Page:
Clearly this is a birth-and-death chain. For state k, the birth rate ρk,k+1 is λ and the death rate ρk,k−1 is µ,k = 0,1,2,... (except that the death rate at state 0 is 0). Using the formula derived for birth/death chains, wehave that

πi = uiπ0, i ≥ 0 (8.1)

and

π0 =1∑∞j=0 u

j= 1− u (8.2)

In other words,

πi = ui(1− u), i ≥ 0 (8.3)

Note by the way that since π0 = 1 − u, then u is the utilization of the server, i.e. the proportion of thetime the server is busy. In fact, this can be seen intuitively: Think of a very long period of time of lengtht. During this time approximately λt jobs having arrived, keeping the server busy for approximately λt · 1

µtime. Thus the fraction of time during which the server is busy is approximantely

λt · 1µ

t=λ

µ(8.4)

8.2.2 Mean Queue Length

Another way to look at Equation (8.3) is as follows. Let the random variable N have the long-run distributionof Xt, so that

P (N = i) = ui(1− u), i ≥ 0 (8.5)

Then this says that N+1 has a geometric distribution, with “success” probability 1-u. (N itself is not quitegeometrically distributed, since N’s values begin at 0 while a geometric distribution begins at 1.)

Thus the long-run average value E(N) for Xt will be the mean of that geometric distribution, minus 1, i.e.

EN =1

1− u− 1 =

u

1− u(8.6)

8.2. M/M/1 225

The long-run mean queue length E(Q) will be this value minus the mean number of jobs being served. Thelatter quantity is 1− π0 = u, so

EQ =u2

1− u(8.7)

8.2.3 Distribution of Residence Time/Little’s Rule

Let R denote the residence time of a job, i.e. the time elapsed from the job’s arrival to its exit from thesystem. Little’s Rule says that

EN = λER (8.8)

This property holds for a variety of queuing systems, including this one. It can be proved formally, but hereis the intuition:

Think of a particular job (in the literature of queuing theory, it is called a “tagged job”) at the time it has justexited the system. If this is an “average” job, then it has been in the system for ER amount of time, duringwhich an average of λER new jobs have arrived behind it. These jobs now comprise the total number ofjobs in the system, which in the average case is EN.

Applying Little’s Rule here, we know EN from Equation (8.6), so we can solve for ER:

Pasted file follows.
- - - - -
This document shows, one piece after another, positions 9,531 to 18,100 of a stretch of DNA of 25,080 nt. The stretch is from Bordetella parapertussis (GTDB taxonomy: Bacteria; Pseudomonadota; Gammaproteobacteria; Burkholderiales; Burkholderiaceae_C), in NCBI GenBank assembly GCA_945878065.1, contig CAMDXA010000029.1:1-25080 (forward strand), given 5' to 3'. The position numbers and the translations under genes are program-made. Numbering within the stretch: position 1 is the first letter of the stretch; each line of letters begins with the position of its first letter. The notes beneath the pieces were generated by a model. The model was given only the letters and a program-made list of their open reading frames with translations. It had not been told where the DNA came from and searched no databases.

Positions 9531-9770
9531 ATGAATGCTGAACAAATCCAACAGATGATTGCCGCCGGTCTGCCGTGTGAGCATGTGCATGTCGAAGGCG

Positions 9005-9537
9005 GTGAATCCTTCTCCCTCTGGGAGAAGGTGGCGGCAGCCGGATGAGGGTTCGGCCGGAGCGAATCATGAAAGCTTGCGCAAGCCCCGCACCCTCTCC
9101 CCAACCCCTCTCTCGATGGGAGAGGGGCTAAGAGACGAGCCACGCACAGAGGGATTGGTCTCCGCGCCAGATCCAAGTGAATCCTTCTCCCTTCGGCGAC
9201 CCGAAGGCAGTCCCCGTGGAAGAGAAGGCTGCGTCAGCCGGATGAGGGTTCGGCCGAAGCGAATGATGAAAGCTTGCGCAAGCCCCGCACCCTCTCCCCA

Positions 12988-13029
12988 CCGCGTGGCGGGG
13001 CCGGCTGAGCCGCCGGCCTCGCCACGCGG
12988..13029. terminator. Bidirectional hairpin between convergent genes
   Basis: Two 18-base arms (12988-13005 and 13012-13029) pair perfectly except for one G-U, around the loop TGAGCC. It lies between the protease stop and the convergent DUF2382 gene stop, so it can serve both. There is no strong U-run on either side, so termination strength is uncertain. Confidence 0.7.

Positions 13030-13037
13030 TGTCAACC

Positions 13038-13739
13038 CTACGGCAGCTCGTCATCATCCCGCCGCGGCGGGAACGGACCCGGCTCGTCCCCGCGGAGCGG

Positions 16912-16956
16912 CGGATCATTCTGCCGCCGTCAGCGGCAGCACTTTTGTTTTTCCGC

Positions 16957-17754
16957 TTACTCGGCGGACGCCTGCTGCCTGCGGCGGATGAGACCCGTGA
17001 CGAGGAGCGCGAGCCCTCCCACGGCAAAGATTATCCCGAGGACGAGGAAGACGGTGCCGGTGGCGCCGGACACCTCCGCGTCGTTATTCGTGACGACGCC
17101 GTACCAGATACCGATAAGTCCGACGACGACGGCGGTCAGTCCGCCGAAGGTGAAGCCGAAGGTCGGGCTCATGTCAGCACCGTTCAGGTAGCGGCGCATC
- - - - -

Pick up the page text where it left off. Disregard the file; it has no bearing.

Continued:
ER =1λ

u

1− u=

1/µ1− u

(8.9)

With a little more work, we can find the actual distribution of R, not just its mean. When a job arrives, saythere are N jobs ahead of it, including one in service. Then this job’s value of R can be expressed as

R = Sself + S1,resid + S2 + ...+ SN (8.10)

where Sself is the service time for this job, S1,resid is the remaining time for the job now being served (i.e.the residual life), and for i > 1 the random variable Si is the service time for the ith waiting job.

Then the Laplace transform of R, evaluated at say w, is

E(e−wR) = E[e−w(Sself+S1,resid+S2+...+SN )]

= E(E[e−w(Sself+S1,resid+S2+...+SN )|N ]

)= E[g(w)N+1] (8.11)

where

g(w) = E(e−wS) (8.12)

226 CHAPTER 8. INTRODUCTION TO QUEUING MODELS

is the Laplace transform of the service variable, i.e. of an exponential distribution with parameter equal tothe service rate µ. Here we have made use of these facts:

• The Laplace transform of a sum of independent random variables is the product of their individualLaplace transforms.

• Due to the memoryless property, S1,resid has the same distribution as do the other Si.

• The distribution of the service times Si and queue length N observed by our tagged job is the same asthe distributions of those quantities at all times, not just at arrival times of tagged jobs. This propertycan be proven for this kind of queue and many others, and is called PASTA—Poisson Arrivals SeeTime Averages.

(Note that the PASTA property is not obvious. On the contrary, given our experience with the BusParadox and length-biased sampling in Section 2.5, we should be wary of such things. But the PASTAproperty does hold and can be proven.)

But that last term, E[g(w)N+1], is (setting v = g(w) for convenience)

E(vN+1) =∞∑k=0

vk+1P (N = k)

=∞∑k=0

vk+1uk(1− u)

=v(1− u)1− vu

(8.13)

Finally, by definition of Laplace transform,

v = g(w) = E(e−wS) =∫ ∞

0e−wtµe−µtdt =

µ

w + µ(8.14)

So, from (8.11), (8.13) and (8.14), the Laplace transform of R is